4-Hers learn about wildlife during camp
by The Press and Standard | September 8, 2018 5:00 pm
Last Updated: September 5, 2018 at 9:07 am
Ask any Wild @ Webb 4-H camper what makes this camp so special and you will hear responses that range from a particular activity relating to natural resources,
You may hear about the wildlife programs they participated in; you could also hear about this being the first time they fired a gun or caught a fish.
What you will definitely hear is “the food!”
For the last 13 years South Carolina Department of Natural Resources and South Carolina 4-H have partnered to provide youth with an experience that fosters stewardship and leadership among the ten to thirteen-year-olds across South Carolina. (This year 25 4-H members took part, five from Colleton County and eight from Hampton County.)
During the weeklong camp, youth participated in activities teaching wildlife and natural resource conservation as well as participated in shooting sports activities, and completed a community service project. All of which teach through 4-H’s “Learn by Doing” model.
Campers travel off site to learn about wildlife conservation and research being conducted elsewhere in our state.
This year funding from Lowcountry RC&D allowed students to visit ACE Basin National Estuarine Research Reserve, McKenzie Field Station at Bennetts Point where campers sailed on the Discovery vessel to collect water quality data and use a trawl net to collect sample marine organisms to learn more about local conservation issues.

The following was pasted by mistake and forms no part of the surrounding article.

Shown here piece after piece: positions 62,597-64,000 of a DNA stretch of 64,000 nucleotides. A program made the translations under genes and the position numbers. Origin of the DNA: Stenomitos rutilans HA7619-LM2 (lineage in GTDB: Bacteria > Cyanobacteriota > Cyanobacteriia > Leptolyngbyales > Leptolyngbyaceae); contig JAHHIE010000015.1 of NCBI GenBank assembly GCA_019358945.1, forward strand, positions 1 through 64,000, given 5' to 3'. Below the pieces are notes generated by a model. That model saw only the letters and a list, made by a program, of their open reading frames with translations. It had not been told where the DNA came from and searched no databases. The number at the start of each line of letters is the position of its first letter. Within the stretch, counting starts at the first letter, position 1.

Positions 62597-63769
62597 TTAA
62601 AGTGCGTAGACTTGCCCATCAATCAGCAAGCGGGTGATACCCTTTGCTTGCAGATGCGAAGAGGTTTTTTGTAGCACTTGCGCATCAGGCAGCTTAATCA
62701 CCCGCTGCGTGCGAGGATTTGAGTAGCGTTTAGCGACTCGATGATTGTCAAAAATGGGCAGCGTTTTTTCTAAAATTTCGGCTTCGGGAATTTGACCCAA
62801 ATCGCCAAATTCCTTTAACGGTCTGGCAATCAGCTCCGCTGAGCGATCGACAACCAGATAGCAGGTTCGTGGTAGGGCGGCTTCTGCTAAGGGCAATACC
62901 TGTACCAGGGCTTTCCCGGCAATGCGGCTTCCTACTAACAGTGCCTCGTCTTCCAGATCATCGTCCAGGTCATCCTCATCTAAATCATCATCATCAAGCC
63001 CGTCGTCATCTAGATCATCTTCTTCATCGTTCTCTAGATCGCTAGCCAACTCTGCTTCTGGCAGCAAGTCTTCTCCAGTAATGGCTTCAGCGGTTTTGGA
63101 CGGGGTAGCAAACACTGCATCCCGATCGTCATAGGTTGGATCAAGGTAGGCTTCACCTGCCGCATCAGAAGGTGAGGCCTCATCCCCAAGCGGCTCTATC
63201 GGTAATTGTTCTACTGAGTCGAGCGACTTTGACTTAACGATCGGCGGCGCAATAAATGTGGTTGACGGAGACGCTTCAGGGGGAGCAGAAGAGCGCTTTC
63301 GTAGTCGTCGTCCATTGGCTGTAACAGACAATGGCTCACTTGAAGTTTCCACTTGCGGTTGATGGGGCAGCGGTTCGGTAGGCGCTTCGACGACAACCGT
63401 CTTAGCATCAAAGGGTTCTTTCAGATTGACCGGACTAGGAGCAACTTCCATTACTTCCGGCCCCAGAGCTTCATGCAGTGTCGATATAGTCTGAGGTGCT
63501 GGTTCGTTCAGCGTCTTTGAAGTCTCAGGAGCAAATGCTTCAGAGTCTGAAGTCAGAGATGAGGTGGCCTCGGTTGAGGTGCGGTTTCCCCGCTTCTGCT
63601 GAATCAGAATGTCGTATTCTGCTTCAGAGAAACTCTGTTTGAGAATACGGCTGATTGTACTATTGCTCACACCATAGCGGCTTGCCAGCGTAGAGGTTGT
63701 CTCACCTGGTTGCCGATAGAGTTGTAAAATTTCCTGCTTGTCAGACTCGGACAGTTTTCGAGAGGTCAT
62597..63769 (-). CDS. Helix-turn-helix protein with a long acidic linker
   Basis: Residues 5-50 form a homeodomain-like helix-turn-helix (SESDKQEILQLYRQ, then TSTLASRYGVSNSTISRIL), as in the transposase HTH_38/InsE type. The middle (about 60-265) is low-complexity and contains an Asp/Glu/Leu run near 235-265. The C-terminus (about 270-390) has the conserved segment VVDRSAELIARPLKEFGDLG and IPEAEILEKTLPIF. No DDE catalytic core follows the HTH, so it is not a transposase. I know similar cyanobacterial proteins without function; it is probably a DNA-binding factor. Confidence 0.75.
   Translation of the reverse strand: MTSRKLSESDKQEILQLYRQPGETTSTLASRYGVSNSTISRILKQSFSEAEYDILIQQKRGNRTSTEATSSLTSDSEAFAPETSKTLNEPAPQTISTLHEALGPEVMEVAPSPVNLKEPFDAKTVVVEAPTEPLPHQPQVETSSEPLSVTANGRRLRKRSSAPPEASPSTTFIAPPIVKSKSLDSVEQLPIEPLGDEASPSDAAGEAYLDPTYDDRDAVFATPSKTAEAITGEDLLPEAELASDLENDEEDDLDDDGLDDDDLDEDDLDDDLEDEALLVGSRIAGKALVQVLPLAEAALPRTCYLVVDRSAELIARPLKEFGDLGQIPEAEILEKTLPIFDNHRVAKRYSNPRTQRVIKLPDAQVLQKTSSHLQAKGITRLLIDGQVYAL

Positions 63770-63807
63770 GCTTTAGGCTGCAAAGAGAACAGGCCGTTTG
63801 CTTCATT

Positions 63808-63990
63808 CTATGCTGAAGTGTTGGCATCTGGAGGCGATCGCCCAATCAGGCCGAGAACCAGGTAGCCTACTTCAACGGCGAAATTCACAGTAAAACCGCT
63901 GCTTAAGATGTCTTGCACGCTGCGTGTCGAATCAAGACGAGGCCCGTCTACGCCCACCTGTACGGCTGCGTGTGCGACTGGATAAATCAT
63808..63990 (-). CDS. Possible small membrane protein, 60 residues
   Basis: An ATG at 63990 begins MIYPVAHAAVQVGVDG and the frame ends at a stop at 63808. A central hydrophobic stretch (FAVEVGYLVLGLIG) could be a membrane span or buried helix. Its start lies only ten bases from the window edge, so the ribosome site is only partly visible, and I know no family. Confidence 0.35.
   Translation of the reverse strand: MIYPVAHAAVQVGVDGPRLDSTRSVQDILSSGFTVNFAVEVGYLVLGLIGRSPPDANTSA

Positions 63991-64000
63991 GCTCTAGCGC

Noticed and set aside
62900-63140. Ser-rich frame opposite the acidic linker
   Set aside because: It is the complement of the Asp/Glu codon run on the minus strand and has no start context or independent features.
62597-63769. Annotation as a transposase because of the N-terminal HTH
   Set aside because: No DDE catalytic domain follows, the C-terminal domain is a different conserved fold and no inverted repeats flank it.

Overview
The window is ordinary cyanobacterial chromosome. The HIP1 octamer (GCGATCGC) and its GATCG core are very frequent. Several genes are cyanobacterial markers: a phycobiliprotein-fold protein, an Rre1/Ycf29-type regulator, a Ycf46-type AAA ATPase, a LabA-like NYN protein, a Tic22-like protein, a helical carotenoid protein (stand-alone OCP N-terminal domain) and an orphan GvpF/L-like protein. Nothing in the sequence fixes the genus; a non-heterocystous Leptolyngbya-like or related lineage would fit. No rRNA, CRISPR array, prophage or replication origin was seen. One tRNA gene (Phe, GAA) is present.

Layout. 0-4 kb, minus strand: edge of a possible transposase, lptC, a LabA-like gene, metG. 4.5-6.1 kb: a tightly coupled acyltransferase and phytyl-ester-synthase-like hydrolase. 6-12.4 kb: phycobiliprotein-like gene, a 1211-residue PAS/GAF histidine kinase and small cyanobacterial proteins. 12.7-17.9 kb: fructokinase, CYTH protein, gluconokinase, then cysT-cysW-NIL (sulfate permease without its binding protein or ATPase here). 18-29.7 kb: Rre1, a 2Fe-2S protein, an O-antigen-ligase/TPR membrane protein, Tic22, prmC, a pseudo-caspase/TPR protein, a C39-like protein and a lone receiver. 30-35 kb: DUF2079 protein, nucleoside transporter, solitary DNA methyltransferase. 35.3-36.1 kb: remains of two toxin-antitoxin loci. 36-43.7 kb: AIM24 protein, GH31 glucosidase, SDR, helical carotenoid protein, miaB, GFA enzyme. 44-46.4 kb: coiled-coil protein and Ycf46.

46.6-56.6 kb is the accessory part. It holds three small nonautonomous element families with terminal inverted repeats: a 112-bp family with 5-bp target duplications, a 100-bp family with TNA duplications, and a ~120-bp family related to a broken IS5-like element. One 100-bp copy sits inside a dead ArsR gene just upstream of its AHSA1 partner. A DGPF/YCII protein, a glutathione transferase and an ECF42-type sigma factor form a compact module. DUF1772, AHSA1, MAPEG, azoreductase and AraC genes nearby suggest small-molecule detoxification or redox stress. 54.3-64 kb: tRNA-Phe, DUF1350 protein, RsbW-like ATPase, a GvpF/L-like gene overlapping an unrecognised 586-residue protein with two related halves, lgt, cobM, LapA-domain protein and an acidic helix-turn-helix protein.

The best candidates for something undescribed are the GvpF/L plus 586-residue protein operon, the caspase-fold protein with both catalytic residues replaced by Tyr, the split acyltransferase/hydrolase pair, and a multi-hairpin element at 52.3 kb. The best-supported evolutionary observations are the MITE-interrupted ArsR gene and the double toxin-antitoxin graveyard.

In addition, while at camp youth had the rare opportunity to use telescopic cameras to view newly hatched Red Cockaded Woodpecker chicks, an endangered species.
The youth learned the benefits of the natural resource conservation while developing critical science investigation skills.
The James W. Webb Wildlife Center and Game Management area is located in Garnett. The 5,866 acres encompass upland pine stands that host endangered species such as Red-Cockaded Woodpeckers and diamondback rattlesnakes, as well as bottomland hardwood forests and cypress-tupelo swamps.
The Webb Center is owned and managed by the South Carolina Department of Natural Resources to provide wildlife habitat research and opportunities for public recreation.
South Carolina 4-H is the youth-development component of Clemson University Cooperative Extension. Programs cover animal science, agriculture, science, engineering, natural resources, healthy living, leadership and much more.
Participation in South Carolina 4-H has grown more than 20 percent over the past two years. Last year, more than 104,400 young people nationwide from kindergarten through 12th grade participated in 4-H programming, and more than 4,000 volunteers committed their time to support 4-H programs and events.
To learn more about South Carolina 4-H contact Dawn Stuckey, Hampton County 4-H agent, by email at email@example.com or by phone at 803-943-3427, ext. 112.